Here's where Australian capital city home prices are falling the fastest

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  • Australian home prices have fallen 2% over the past year in average weighted terms, according to data from CoreLogic.
  • The steepest declines have been seen in capital city markets, especially in Sydney.
  • However, not all capital city regions have seen prices decline over the past year, with more affordable markets actually registering price growth during this period.

Australian home prices fell for an eleventh consecutive month in August, according to CoreLogic’s monthly hedonic home value index, leaving the decline over the past year at 2% in average weighted terms.

However, that doesn’t tell the full story about what’s going on in Australia’s housing market at present.

As seen in the chart below from CoreLogic, prices have fallen substantially faster in some specific capital city regions over the past year, a stark contrast to price gains seen in other areas.

CoreLogic

The regions where prices have fallen the fastest are dominated by Sydney, Australia’s largest and most expensive housing market, where the median price has fallen 5.6% over the past year.

At the other end of the spectrum, those locations where prices have increased the most are all located in more affordable affordable areas.

“The overall housing market weakness is heavily concentrated across the premium sector of the market,” says Tim Lawless, Head of Research at CoreLogic.

“The CoreLogic stratified hedonic index recorded a 5.4% fall in values across the upper quartile of the combined capitals over the past twelve months, while the broad middle of the market is down 0.5% over the year and the most inexpensive quartile has recorded a 0.6% rise in values.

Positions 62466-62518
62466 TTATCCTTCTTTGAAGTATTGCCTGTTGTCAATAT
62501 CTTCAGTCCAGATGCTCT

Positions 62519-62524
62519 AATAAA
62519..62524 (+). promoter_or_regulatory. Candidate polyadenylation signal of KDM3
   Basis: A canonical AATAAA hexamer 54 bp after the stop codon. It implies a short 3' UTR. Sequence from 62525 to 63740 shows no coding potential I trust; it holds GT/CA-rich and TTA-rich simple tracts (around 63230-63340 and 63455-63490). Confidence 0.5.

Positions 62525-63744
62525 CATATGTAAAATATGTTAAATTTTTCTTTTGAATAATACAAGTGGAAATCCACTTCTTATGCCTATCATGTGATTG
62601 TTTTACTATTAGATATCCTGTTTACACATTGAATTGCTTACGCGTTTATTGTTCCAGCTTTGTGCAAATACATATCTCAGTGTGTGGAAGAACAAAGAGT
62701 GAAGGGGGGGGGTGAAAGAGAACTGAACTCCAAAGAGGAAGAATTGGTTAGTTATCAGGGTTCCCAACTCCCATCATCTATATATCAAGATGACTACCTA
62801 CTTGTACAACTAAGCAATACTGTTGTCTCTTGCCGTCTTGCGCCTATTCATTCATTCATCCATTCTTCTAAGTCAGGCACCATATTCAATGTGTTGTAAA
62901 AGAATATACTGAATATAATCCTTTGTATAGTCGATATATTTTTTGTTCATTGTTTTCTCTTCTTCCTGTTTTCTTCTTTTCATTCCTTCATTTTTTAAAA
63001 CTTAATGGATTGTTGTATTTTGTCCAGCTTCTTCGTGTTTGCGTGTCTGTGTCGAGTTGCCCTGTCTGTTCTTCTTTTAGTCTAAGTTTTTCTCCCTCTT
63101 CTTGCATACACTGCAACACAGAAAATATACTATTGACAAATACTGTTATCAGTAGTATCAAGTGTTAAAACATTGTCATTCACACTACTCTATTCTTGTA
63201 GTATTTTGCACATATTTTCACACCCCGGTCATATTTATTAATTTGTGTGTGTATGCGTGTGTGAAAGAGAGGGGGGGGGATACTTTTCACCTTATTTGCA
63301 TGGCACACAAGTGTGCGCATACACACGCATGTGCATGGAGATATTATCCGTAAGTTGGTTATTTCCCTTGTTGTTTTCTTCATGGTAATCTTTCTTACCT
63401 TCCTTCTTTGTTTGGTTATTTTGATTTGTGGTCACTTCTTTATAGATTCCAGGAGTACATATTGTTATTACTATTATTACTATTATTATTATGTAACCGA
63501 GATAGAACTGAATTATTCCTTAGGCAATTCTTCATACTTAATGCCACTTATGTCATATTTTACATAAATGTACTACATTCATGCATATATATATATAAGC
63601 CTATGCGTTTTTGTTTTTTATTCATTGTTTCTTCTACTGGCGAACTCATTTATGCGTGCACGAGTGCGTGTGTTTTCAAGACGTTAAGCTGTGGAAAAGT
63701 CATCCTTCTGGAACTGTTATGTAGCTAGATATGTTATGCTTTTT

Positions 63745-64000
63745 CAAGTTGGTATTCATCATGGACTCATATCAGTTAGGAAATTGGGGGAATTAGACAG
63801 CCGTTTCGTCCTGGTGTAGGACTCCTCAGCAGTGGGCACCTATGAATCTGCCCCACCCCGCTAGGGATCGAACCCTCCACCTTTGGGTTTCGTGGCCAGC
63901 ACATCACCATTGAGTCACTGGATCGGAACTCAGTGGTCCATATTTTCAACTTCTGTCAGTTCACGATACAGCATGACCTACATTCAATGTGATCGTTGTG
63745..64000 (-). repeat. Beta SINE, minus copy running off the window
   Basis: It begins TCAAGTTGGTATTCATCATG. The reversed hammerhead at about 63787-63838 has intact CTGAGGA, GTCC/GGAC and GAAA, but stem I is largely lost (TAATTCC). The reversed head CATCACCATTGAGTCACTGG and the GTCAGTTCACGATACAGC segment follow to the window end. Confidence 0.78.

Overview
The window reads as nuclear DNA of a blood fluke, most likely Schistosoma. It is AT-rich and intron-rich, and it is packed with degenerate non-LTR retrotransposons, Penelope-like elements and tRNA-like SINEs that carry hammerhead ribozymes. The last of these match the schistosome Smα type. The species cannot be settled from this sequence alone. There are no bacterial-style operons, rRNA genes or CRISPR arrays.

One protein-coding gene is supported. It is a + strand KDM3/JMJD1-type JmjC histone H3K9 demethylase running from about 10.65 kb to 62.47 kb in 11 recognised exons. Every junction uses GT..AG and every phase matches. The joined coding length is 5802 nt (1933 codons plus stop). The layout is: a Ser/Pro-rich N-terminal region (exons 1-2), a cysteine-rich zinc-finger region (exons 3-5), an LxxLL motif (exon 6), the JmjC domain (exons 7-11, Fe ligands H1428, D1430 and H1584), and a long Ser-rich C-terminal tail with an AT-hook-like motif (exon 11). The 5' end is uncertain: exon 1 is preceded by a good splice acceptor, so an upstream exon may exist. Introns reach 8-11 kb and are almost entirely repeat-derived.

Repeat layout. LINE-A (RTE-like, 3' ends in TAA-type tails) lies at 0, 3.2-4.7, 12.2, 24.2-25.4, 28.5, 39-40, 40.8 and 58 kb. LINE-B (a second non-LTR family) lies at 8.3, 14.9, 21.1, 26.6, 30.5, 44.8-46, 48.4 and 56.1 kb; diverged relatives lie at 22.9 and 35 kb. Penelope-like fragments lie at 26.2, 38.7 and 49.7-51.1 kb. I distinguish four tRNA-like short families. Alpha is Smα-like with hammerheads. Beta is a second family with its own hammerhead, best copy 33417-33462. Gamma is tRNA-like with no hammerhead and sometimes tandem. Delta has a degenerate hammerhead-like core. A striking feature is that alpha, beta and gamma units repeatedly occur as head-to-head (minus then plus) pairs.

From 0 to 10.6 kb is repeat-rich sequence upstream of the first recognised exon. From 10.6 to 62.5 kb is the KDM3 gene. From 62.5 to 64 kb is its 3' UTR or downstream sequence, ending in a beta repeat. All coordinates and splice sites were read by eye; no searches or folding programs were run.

“This trend towards weaker premium housing market conditions is largely attributable to larger falls across Sydney and Melbourne’s most expensive quarter of properties where values are down 8.1% and 5.2% over the past twelve months.”

So prices at the top end of the market are falling faster than the national average, bucking the trend seen in the most affordable locations.

Lawless says the divergence between the two reflects differing factors that are impacting buyer demand.

“In the higher value cities like Sydney and Melbourne we’re seeing typical dwelling prices remain more than 8 times higher than median household incomes, suggesting tighter credit conditions for borrowers with a high debt-to-income ratio will likely impact on demand more in these cities over others,” he says.

“Stronger market conditions across Australia’s more affordable areas are likely attributable to a rise of first home buyers in the market as well as changing credit policies focused on reducing exposure to high debt-to-income ratios.”

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